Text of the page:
Tony and Brent next to a large alcove built to one side of Hadrian's Arch.Tony and Brent next to a large alcove built to one side of Hadrian’s Arch.

Tony and Brent walking in front of Hadrian's Arch.Tony and Brent walking in front of Hadrian’s Arch.

Looking up at Hadrian's Arch from below. Tony and Brent in front.Looking up at Hadrian’s Arch from below. Tony and Brent in front.

Again Hadrian's Arch. Looking up from one of the smaller side arches to an alcove above. Elaborate carving at the top.Again Hadrian’s Arch. Looking up from one of the smaller side arches to an alcove above. Elaborate carving at the top.

Tony and Brent next to a stone wall incorporating a number of doorways. These were entrances to shops in the east wall of the hippodrome. The wall runs alongside the road north of Hadrian's Arch towards the centre of ancient city.Tony and Brent next to a stone wall incorporating a number of doorways. These were entrances to shops in the east wall of the hippodrome. The wall runs alongside the road north of Hadrian’s Arch towards the centre of ancient city.

Tony next to an information board. A passageway into the hippodrome is just visible to the right. The Hippodrome was once used for chariot races and other sports. It is 244 metres long and once had seating for 15,000 spectators.Tony next to an information board. A passageway into the hippodrome is just visible to the right. The Hippodrome was once used for chariot races and other sports. It is 244 metres long and once had seating for 15,000 spectators.

Tony on the route running north from the hippodrome towards the South Gate.Tony on the route running north from the hippodrome towards the South Gate.

Tony at the South Gate. This reconstructed triple-arched gateway was once the principal entrance into the city.Tony at the South Gate. This reconstructed triple-arched gateway was once the principal entrance into the city.

Brent and Tony in front of the South Gate's central arch.Brent and Tony in front of the South Gate’s central arch.

Tony and Brent in the Forum (Oval Plaza). The Forum is an irregular oval shape, roughly 80 metres by 90 metres (262 feet by 295 feet), with 160 Ionic columns in two curving colonnades at the edge.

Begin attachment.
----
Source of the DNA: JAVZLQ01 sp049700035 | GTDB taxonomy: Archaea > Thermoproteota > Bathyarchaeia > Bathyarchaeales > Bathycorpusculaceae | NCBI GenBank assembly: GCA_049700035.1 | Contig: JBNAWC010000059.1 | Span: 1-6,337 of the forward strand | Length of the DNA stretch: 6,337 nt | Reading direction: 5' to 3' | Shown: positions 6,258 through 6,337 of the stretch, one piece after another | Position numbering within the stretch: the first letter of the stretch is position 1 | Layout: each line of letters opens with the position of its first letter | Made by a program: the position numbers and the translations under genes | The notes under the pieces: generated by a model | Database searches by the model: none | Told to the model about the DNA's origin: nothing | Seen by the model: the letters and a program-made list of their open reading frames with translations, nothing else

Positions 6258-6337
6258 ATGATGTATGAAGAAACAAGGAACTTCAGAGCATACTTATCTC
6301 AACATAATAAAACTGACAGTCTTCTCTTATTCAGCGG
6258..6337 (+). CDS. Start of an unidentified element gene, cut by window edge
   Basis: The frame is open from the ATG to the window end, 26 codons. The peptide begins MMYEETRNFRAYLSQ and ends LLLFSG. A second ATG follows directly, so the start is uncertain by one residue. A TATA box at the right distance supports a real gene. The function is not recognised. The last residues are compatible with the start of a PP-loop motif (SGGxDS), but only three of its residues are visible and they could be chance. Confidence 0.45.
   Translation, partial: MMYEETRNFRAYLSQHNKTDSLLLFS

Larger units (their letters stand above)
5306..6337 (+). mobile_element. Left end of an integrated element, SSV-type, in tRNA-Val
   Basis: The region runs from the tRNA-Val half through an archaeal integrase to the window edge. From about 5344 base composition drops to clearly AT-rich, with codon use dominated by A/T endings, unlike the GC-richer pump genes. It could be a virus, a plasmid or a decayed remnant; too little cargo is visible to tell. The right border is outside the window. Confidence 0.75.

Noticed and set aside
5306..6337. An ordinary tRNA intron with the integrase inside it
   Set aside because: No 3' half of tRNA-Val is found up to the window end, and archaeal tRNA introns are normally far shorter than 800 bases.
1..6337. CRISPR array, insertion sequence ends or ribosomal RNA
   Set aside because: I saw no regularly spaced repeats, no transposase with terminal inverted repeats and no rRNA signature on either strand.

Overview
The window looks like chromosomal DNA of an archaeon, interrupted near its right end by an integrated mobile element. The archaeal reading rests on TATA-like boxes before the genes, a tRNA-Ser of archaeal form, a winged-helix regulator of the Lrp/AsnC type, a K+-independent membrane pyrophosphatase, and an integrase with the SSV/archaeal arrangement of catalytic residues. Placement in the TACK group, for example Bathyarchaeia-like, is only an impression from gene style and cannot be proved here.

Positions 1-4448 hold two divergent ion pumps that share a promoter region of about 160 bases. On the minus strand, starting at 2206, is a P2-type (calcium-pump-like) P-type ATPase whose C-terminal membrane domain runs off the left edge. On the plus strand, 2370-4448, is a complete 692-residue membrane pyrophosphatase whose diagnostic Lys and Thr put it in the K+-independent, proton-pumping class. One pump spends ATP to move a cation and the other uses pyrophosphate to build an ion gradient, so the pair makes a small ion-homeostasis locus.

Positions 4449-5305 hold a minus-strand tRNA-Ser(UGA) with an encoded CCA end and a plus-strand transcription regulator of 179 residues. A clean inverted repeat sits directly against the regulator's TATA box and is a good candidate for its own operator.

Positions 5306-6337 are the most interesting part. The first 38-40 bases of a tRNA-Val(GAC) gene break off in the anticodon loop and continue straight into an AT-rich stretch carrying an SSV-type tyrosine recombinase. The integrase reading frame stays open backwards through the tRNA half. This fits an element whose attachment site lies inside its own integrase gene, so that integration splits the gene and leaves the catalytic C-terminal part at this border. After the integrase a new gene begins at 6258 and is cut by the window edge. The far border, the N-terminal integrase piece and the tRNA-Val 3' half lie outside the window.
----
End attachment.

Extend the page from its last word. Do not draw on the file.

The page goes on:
Brent and Tony in front of a stone column.Brent and Tony in front of a stone column.

A view along the Cardo, which is the ancient city's colonnaded central street. It runs straight for 600 metres (660 yards) in a north-east direction from the Forum. A complex drainage system lies below the stone paving.A view along the Cardo, which is the ancient city’s colonnaded central street. It runs straight for 600 metres (660 yards) in a north-east direction from the Forum. A complex drainage system lies below the stone paving.

Tony and Brent part way along the Cardo. Two long rows of tall stone columns lining the street.Tony and Brent part way along the Cardo. Two long rows of tall stone columns lining the street.

Tony in a doorway at the side of the Propylaeum at the Temple of Artemis. The Propylaeum is a massive monumental gateway, which was dedicated in 150 AD. It is at the bottom of steps leading up to the temple itself.Tony in a doorway at the side of the Propylaeum at the Temple of Artemis. The Propylaeum is a massive monumental gateway, which was dedicated in 150 AD. It is at the bottom of steps leading up to the temple itself.

Tony in the central gate of the Propylaeum with a long wide flight of steps up to the Temple of Artemis behind.Tony in the central gate of the Propylaeum with a long wide flight of steps up to the Temple of Artemis behind.

Tony in front of a doorway at the side of the Propylaeum. Brent standing in an alcove up above the doorway.Tony in front of a doorway at the side of the Propylaeum. Brent standing in an alcove up above the doorway.